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Why is old galvanized steel water pipe a problem for homebuyers?
Sunday, October 21, 2018
Galvanized steel pipe was often used for water supply piping in homes until the early 1970s. It is rarely used today because corrosion problems limit it’s useful lifespan to between 40 and 60 years. Rust-corrosion accumulates inside the pipe and causes a plumbing version of arteriosclerosis, with the gradual hardening-of-the-arteries narrowing the diameter of the pipe in horizontal runs to the size of a soda-straw in places. Essentially, it rusts from the inside out. This restricts the flow of water to faucets and showers and, eventually, the corrosion causes the pipe to spring leaks--usually the first place being in the ground under the home’s concrete floor slab, or near the water heater due to an electrolytic reaction to copper fittings speeding up the corrosion.
The photo at the top of the page shows the end of an abandoned section of galvanized pipe in a laundry room wall, where it was cut-off at the juncture with a washing machine faucet. As you can see, the water flow was severely reduced from the buildup of rusty crud in the pipe. Surrounding it is the cream-color plastic pipe that replaced it, called CPVC.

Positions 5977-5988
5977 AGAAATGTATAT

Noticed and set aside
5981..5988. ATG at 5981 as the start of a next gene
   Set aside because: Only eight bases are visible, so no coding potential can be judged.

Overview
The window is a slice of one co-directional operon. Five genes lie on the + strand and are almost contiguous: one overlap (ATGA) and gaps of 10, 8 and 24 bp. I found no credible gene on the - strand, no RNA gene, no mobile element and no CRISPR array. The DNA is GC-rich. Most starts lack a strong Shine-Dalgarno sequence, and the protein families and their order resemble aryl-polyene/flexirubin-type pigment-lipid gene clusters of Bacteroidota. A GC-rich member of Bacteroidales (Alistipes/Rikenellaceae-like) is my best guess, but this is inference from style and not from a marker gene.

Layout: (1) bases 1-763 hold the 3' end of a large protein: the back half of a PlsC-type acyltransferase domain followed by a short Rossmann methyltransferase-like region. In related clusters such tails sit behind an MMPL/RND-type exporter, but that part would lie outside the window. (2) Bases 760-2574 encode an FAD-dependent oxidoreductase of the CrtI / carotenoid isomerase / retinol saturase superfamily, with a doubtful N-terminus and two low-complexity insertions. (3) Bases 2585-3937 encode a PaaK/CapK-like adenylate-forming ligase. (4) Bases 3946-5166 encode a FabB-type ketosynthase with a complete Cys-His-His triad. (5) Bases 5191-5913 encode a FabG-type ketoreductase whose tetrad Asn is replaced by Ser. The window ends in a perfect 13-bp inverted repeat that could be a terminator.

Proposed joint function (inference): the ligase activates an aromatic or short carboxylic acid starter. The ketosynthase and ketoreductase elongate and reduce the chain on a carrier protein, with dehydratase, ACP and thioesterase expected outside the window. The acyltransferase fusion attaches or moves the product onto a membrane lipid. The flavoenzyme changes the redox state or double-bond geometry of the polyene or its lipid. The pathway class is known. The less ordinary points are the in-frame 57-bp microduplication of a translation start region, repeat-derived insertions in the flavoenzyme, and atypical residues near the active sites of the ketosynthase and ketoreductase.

Sometimes the corrosion is painfully obvious on the exterior of the pipe, as in the photo below.
But, because the bulk of the corrosion is happening inside the pipe, it may not be obvious until the interior corrosion eats entirely through the pipe. The two photos below show a section of galvanized pipe that was recently replaced. The side view does not indicate any distress but, looking into the open top end is a different story.
Several insurance companies will not insure an older home (over 40-years) with original galvanized water piping still in place. Others do not require replacement, but will set an extremely high deductible for water damage or want certification of the condition of the pipe by a licensed plumber. The cost of re-plumbing the average home’s water supply piping starts at about $5,000 and, usually, the new piping is run through the attic, then down to the plumbing fixtures, leaving the original galvanized pipe abandoned in place.
Galvanic corrosion, an electrolytic reaction between galvanized and adjacent copper pipe, can cause early pipe failure of some portions of a home’s galvanized steel piping. It usually occurs at pipe connections near the water heater. To learn more about it, see our blog post What's that powdery crust on the pipe connections at the water heater?
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